supported on extasy, contemplation and hypnotism—ideas which were again
enunciated one day by the enchanter Merlin, Albertus Magnus, Pic de
la Mirandolle, Lulle, Cornelius Agrippa, Count Saint Germain, Joseph
Balsamo, Robert Fludd, Richard Price and the _freres_ of _Rose Croix_.

But, before these, there were others who believed they preserved the
mysterious secrets of nature, the Illuminati, the seers and others
not our immediate ancestors; the Druids in the dark forests of Gaul,
along with the Druidesses. Both classes belonged to the Sacerdotal
order, and only received the vestures of their sacred ministry after
twenty years consecrated to the study of astrology, laws of nature,
medicine and the Kabbala. Their theodicy taught the existence of one
God alone and the immateriality of the spirit, called after death to
be reincarnated an indetermined number of times up to the point when
perfection was obtained; when a new, more divine and happy distinction
was achieved. It admitted as a principal religious dogma the ascendant
metempsychosis, as in the case of the first magi and the great
Greek philosophers; also a multitude of genii and superior spirits
intermediate between the Divinity and mankind.

The _Druids_ were not only the priests, but dictators of Gaul; they
were assisted in their functions by the _Eubages_, the soothsayers and
sacrifices of their religion, by the _Bards_, the poets and heralds,
and the _Brenns_, who participated in supreme power. Druidism was
then an admixture of warlike ideas of the first inhabitants of Gaul,
together with the doctrines imported by the Magii from Chaldea.
So the Druids were the astronomers, physicians, surgeons, priests
and lawgivers. The Druidesses, descendants of the Pythonesses and
Sibyls of the Orient, spoke in oracles and predicted the future;
their influence was considerable and often surpassed that of the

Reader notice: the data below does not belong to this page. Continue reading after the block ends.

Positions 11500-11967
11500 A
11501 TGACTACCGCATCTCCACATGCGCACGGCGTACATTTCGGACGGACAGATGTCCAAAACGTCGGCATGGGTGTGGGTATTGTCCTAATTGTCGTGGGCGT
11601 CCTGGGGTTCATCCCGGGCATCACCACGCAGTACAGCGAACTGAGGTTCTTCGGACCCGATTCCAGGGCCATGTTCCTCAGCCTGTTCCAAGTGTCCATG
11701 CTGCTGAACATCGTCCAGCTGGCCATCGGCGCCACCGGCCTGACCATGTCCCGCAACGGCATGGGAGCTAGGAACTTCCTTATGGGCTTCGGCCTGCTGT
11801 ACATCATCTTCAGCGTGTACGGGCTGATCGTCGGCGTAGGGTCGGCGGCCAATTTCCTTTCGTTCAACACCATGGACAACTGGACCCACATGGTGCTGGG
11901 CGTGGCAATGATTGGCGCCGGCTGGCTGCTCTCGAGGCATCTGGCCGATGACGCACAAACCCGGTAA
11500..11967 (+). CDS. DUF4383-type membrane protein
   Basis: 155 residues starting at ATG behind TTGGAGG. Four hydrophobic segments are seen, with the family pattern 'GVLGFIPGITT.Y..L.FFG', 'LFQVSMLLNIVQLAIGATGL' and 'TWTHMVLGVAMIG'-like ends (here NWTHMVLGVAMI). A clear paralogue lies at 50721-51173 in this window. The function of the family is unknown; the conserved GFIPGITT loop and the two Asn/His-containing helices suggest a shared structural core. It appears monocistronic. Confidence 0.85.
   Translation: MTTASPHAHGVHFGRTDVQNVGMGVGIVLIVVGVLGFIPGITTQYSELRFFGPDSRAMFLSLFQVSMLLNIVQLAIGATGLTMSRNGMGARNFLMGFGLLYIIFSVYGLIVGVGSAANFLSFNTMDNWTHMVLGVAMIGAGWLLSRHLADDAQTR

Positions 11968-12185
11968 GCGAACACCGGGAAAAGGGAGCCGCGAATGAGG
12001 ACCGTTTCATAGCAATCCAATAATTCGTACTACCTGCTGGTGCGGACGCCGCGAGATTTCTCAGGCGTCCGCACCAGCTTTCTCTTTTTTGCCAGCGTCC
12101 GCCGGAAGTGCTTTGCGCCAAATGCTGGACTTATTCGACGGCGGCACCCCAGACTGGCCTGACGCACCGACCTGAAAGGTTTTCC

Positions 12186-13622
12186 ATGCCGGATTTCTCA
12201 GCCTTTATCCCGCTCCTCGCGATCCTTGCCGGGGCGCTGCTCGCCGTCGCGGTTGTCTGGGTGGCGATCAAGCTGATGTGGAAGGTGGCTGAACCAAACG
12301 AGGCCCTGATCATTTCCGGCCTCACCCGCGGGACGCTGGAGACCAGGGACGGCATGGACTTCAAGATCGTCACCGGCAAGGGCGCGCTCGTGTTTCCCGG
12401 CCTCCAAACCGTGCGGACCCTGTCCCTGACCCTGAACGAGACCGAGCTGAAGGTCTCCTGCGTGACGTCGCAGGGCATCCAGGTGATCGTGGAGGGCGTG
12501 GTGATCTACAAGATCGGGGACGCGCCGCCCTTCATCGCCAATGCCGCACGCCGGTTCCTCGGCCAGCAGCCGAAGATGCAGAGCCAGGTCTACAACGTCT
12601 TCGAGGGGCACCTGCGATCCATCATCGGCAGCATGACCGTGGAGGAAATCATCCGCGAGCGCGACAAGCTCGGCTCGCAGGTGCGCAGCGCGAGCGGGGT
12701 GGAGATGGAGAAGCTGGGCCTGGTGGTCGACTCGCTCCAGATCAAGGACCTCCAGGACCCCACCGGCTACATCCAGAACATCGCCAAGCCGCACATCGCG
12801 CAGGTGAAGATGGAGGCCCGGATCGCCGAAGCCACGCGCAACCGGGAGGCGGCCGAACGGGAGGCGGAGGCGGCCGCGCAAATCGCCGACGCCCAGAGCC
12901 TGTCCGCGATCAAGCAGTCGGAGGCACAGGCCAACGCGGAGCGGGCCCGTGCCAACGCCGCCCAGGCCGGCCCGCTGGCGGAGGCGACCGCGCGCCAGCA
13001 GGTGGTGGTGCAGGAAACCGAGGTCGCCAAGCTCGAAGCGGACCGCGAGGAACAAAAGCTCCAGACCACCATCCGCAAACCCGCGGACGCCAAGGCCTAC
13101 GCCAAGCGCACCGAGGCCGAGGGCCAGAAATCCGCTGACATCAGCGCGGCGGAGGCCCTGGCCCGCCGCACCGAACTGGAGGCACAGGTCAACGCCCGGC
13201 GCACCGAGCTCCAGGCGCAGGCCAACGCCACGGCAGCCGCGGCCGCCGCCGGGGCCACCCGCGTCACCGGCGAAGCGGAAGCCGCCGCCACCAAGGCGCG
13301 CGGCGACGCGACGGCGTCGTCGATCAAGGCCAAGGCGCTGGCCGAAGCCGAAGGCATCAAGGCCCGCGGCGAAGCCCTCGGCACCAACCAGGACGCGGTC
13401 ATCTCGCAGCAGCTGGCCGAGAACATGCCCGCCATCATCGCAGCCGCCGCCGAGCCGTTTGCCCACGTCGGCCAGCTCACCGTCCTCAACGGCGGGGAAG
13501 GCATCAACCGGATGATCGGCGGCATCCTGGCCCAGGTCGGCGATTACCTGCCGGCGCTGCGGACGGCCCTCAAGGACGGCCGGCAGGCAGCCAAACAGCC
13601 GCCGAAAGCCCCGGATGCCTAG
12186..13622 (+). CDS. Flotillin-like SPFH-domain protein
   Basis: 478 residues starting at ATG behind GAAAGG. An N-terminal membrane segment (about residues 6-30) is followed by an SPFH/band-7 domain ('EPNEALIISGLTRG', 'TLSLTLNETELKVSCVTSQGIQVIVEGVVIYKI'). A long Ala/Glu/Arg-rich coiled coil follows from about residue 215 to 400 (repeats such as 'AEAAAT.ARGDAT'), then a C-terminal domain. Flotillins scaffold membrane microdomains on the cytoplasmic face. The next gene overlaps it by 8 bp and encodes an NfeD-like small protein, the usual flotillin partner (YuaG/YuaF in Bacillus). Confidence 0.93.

Druid priests themselves, for they knew just as well how to use the
Kabbala and magic; and besides, as virgins, consecrated depositaries
of the secrets of God, they stood high in the eyes of the people. It
is for this reason that the Druids and Druidesses were, under Roman
domination, the defenders of national independence; but, forced to
take refuge in dense forests far removed from the people, persecuted
by the Romans, barbarians and Christians, they progressively became
magicians, enchanters, prophets and charmers, condemned by the Councils
and banished by civil authority.

It is at this epoch that evil spirits were noticed prowling around
in the shadows of night and indulging in acts of obscene depravity.
There were the _Gaurics_, beings the height of giants; the _Suleves_,
beardless personages who were succubi, attacking travelers; and the
_Dusiens_ were incubi, demons who deflowered young girls during their
maiden slumbers.

Saint Augustin accorded his belief to all these fables, which were
retailed throughout the country, affirming that we have no right to
question the existence of these demons or libertine spirits, which make
impure attacks on persons while asleep. (_Hanc assidue immunditiam et
tentare et efficere_,—Saint Augustin, in his “City of God.”)

Decadence slowly ensued, so that in the seventh century Druidism
disappeared, but the practice of magic, occult art, and the mysterious
science of spirits were transmitted from generation to generation, but
lessened in losing the philosophic character of ancient times. In a
word, magic became sorcery, and its adepts were no longer recruited
save in the infamous and ignorant classes of society. The adoration of
nature and God, the immortality of the soul, the grand ceremonies held
at the foot of gigantic oak trees, gave way to hideous demons, gross
superstitions, witchcraft, and the most immoral abberations. Occultism
still subjugated the masses, but the science had fallen into the hands
of the profane and of charlatans.


               THE THEOLOGIANS AND DEMONOLOGICAL JUDGES.

Magic, or the science of magic, then served as a basis, as we have said
before, for mythology and legends and was noticeable in the dogmas of
all religions, for, as Saint Augustin observes, “In order to penetrate
the mystical senses of fictions and allegories, and the parables
contained in sacred history, it is necessary to be versed in the study
of occult science, of which numerals make part.”[51]

But from the Greek dæmon, or the _Sapiens_ of Plato, Christianity made
a demon, a fallen angel, who wished to people his empire with the
souls of the unbaptized; he is borrowed from the Jews with Beelzebub,
Asmodeus, Satan, and their numerous colleagues. After Jesus, who was
tempted by the Devil, and who delivered those possessed by devils, we
see the apostles and saints visited in turn by the angels of God and
also by spirits of evil, who fight battles among spiritual armies.
These are only visions, apparitions of angels or demons who are